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Prenatal Screening program

Pregnant Individual on a Bench

What Birth Defects Are Screened for by the PNS Program

Most babies are born without any type of genetic condition or birth defect. But with all pregnancies, there is a 4 out of 100 chance for this to happen.

The California Prenatal Screening (PNS) Program screens for the birth defects described on this page. It is your choice whether to get your fetus screened for health conditions. Please consult with your prenatal care provider or genetic counselor on whether to get prenatal screening.

If screen test results indicate an increased chance of a specific birth defect, diagnostic testing is needed to tell whether the fetus has it for sure.

What if diagnostic tests show that your baby has a genetic condition or birth defect? A prenatal care provider or genetic counselor at a state-approved Prenatal Diagnosis Center (PDF) will give you information. They will discuss the genetic condition or birth defect and options for your pregnancy.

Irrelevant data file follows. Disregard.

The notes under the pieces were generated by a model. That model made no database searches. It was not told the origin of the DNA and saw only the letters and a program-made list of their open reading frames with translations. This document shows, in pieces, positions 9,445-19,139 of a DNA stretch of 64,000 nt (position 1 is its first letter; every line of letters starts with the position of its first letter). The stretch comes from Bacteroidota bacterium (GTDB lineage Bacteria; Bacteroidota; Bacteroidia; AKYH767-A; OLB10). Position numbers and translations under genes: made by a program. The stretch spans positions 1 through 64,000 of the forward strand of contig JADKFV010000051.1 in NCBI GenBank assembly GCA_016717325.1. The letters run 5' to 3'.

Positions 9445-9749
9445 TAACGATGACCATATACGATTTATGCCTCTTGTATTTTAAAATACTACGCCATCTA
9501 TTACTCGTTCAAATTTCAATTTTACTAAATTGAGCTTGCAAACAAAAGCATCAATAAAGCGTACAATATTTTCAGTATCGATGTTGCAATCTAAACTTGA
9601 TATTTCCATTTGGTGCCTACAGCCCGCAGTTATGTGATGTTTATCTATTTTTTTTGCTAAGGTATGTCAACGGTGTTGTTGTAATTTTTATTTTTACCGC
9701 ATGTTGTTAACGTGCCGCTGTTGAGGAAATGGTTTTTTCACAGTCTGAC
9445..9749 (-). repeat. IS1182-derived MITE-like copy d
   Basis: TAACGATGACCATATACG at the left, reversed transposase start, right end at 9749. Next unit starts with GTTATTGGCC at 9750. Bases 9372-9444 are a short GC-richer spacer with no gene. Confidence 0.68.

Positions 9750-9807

Genetic Conditions

  • Open neural tube defects (NTD)
  • Down syndrome (trisomy 21)
  • Trisomy 18
  • SLOS (Smith-Lemli-Opitz Syndrome)

Birth Defects

  • Neural Tube Defects (affect brain, spine, or spinal cord)
  • Abdominal Wall Defects (affect abdomen or stomach wall)

What Conditions are Commonly Tested for During Pregnancy? Video

Transcript (PDF)
What Conditions Are Commonly Tested for During Pregnancy? Genetic Support Foundation/Washington Department of Health, 4.32 minutes. Please note that this video covers structural defects and sex chromosome changes that the PNS Program does not screen for. 

Below is more information on the genetic conditions and birth defects screened for by the PNS Program.

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